museum

The Smithsonian’s Traveling Exhibit Is Coming to Texas

February 7, 2024 | By Mary Beth Gahan

It doesn’t carry the name recognition of the Alamo, Nacogdoches, Goliad, or other key players in Texas’ history, but San Augustine in deep East Texas has plenty to boast about.

Inside the World’s Most Extensive Dallas Cowboys Museum

January 4, 2024 | By Natalie Weiner

Located on a typical residential block in Arlington, the world’s most extensive collection of Cowboys memorabilia sticks out like a big blue and silver sore thumb.

Hemphill Remembers the Columbia Disaster 20 Years Later

January 24, 2023 | By Clayton Maxwell

The Texas Vintage Motorcycle Museum Introduces Johnson City to the Wild Side

August 25, 2022 | By Clayton Maxwell

Artist Sedrick Huckaby’s New ‘Museum’ Aims to Bring Art to Fort Worth’s Polytechnic Heights

January 27, 2022 | By Jonny Auping

Artist Sedrick Huckaby has been hard at work transforming the 120-year-old Fort Worth house of his late grandmother—known affectionately as “Big Momma”—into a collaborative, multipurpose art space.

Take a Virtual Tour of These 5 Texas Museums

March 26, 2020 | By Gabrielle Pharms

Without a doubt, COVID-19’s impact can be felt in every industry, from hospitality and dining to beloved sources of enlightenment like museums. Fortunately, many museums and art galleries in the state—and around the world—are showcasing their renowned collections online. If you’ve always wanted to visit Texas’ best-known institutions, this is your opportunity to experience them from the comfort of your own home. Here are five top-notch museums you can “visit” today.

A new exhibit at the Amon Carter Museum celebrates the avian works of the Gentling brothers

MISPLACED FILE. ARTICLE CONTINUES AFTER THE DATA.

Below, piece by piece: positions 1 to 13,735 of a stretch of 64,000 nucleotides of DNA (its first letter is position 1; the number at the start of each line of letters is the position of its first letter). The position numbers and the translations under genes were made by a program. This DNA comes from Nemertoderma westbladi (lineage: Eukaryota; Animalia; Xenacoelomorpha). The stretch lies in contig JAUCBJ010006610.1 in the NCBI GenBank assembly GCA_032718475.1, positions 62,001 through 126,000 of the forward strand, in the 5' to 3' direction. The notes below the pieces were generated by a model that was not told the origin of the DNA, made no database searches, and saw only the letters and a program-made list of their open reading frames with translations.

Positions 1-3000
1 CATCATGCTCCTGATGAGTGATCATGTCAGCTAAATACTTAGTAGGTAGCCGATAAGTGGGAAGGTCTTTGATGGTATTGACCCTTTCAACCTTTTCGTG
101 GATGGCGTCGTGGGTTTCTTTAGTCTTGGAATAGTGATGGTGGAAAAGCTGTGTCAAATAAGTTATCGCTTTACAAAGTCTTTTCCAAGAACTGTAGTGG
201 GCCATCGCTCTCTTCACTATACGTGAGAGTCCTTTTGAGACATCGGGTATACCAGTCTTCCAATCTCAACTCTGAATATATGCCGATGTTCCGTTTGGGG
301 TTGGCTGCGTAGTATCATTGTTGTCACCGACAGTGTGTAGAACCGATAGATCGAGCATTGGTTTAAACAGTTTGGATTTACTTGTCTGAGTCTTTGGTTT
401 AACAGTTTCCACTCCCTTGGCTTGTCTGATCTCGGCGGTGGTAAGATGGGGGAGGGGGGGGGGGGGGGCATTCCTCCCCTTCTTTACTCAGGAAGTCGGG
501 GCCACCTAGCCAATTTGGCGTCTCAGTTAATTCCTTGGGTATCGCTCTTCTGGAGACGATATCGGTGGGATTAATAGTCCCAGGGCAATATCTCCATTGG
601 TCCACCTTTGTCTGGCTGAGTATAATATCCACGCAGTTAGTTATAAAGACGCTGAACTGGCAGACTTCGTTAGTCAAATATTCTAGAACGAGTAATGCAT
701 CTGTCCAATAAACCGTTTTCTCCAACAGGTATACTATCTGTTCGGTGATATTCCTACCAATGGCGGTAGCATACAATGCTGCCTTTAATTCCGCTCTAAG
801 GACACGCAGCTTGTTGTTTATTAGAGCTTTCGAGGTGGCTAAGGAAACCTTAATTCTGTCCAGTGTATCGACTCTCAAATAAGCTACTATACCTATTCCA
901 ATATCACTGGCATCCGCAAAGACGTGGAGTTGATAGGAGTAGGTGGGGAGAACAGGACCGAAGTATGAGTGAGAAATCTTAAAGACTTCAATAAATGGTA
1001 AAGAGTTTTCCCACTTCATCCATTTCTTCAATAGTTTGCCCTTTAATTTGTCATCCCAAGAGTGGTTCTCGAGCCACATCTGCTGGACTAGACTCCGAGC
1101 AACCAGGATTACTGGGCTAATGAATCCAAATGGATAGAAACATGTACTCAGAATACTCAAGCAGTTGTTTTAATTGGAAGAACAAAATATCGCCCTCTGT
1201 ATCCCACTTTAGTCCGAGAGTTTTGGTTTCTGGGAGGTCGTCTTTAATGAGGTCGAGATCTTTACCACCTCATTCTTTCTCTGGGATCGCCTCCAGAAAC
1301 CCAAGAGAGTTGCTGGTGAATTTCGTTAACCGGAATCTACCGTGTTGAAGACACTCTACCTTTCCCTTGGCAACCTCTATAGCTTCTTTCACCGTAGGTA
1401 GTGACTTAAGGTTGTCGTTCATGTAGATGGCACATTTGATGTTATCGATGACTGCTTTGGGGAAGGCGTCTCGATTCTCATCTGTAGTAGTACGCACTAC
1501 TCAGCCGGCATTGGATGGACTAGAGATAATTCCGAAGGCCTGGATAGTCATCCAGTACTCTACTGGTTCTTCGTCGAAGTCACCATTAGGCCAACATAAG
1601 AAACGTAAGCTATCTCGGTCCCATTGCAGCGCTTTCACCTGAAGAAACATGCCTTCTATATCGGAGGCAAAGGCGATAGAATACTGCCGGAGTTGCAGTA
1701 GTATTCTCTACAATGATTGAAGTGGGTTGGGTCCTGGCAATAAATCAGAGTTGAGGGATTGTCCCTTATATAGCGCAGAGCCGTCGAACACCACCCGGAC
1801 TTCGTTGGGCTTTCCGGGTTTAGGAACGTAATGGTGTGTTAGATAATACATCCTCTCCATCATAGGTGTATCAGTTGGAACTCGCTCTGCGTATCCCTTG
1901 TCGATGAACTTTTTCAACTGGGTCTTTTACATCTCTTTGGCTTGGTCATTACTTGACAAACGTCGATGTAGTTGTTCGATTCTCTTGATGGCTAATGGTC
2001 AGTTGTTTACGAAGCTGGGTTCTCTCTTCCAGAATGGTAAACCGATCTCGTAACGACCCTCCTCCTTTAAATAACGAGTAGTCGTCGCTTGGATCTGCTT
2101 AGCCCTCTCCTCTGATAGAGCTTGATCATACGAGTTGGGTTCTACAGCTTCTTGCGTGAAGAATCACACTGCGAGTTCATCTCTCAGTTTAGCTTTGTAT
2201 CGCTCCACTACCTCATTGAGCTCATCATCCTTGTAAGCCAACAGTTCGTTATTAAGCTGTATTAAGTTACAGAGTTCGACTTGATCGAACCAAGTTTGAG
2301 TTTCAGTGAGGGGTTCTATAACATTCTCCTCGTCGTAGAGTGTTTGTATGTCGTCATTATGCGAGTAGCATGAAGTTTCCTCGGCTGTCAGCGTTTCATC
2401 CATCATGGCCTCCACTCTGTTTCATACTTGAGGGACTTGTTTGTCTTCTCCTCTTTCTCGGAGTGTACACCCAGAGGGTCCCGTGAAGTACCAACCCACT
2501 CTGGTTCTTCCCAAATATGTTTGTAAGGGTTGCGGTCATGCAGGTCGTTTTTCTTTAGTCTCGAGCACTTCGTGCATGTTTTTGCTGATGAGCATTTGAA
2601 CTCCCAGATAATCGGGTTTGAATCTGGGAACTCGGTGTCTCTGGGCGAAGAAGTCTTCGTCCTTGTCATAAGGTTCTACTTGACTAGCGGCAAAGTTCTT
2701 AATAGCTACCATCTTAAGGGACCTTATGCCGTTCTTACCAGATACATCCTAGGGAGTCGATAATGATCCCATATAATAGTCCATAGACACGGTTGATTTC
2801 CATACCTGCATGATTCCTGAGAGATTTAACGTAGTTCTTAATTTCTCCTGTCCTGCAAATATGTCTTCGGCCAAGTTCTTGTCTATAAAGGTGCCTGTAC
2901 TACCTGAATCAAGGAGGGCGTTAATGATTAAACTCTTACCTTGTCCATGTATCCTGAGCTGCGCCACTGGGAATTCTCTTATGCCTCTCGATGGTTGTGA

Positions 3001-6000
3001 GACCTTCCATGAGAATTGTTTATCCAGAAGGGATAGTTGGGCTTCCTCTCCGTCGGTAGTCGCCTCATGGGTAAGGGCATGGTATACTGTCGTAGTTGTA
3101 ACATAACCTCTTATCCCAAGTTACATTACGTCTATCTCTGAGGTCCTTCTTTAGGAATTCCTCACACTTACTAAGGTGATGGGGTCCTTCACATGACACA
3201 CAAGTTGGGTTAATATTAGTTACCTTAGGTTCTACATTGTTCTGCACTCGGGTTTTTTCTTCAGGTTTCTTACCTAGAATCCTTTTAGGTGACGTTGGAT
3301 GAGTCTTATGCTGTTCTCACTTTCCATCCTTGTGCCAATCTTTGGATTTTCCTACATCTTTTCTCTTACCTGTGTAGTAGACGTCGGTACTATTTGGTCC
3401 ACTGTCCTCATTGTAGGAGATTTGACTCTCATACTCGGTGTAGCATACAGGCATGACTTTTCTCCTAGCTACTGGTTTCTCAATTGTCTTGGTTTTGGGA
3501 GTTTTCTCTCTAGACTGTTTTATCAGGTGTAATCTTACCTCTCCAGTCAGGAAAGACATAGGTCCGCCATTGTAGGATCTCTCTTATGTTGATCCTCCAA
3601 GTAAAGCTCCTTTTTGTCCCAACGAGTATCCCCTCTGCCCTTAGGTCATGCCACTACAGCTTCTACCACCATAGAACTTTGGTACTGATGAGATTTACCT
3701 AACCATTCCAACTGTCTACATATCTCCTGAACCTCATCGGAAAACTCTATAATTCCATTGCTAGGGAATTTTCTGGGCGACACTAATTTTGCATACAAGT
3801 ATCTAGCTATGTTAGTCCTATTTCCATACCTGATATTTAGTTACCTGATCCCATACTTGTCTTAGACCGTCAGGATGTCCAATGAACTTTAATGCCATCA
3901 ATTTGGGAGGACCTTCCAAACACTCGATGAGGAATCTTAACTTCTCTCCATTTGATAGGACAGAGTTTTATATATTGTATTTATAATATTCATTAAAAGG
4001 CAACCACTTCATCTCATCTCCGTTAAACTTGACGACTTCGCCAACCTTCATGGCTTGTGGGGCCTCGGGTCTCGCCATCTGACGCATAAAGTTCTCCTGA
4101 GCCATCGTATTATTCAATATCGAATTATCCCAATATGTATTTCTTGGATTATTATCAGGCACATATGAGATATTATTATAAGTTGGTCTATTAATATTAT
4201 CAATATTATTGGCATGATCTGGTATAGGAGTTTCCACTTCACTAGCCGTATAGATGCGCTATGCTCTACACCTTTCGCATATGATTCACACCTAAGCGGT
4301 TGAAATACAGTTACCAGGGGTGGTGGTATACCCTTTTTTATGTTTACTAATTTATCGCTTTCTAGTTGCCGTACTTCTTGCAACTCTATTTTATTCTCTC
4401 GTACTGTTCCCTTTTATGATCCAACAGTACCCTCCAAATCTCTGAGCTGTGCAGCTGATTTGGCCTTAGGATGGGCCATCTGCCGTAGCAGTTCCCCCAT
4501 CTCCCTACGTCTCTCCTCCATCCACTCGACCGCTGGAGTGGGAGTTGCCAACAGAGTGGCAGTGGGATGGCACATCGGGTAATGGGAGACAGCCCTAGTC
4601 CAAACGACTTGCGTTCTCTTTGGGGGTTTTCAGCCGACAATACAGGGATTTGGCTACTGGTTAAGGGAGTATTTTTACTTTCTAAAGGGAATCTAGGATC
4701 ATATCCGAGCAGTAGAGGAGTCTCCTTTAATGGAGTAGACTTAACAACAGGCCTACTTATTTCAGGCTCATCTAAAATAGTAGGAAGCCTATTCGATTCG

March 26, 2020 | By Amanda Eyre Ward

8 Summer Art Exhibits to See Now

July 15, 2019 | By Meara Isenberg

Giant LEGO dinosaurs, superhero-themed paintings, and photographs of famous musicians are currently on exhibit at museums in Texas—but they won’t be for much longer.

How an Austin Suburb Became a Literary Mecca

July 6, 2018 | By Wes Ferguson

A little more than two decades ago, the novelist and professor Tom Grimes paid a visit to the childhood home of Katherine Anne Porter, one of Texas’ great writers.

Porter had died in 1980 at the age of 90. Long before she found literary fortune and fame in New York, winning a Pulitzer Prize and National Book Award for her collected short stories in 1966, she spent her formative years in her grandmother’s three-bedroom house in the dusty rail town of Kyle—now a fast-growing suburb between Austin and San Marcos with a population approaching 40,000.

A Border Atmosphere, Smoking Chile Rellenos and Arts and Crafts Greet You in Laredo

June 27, 2018 | By Daniel Blue Tyx

Illustration by Chiari VercesiA stroll across the San Agustín Plaza, just a few hundred feet from the Rio Grande in downtown Laredo, feels like a passage across both space and time.

Who Wouldn’t Love a Buckarita in the Company of a Crossbred Longhorn-Buffalo?

June 27, 2018 | By Gene Fowler

 

The “Buckarita” at San Antonio’s Buckhorn Saloon serves up the kick you’d expect from a mix of Cuervo 1800 Tequila, Grand Gala, and prickly pear juice.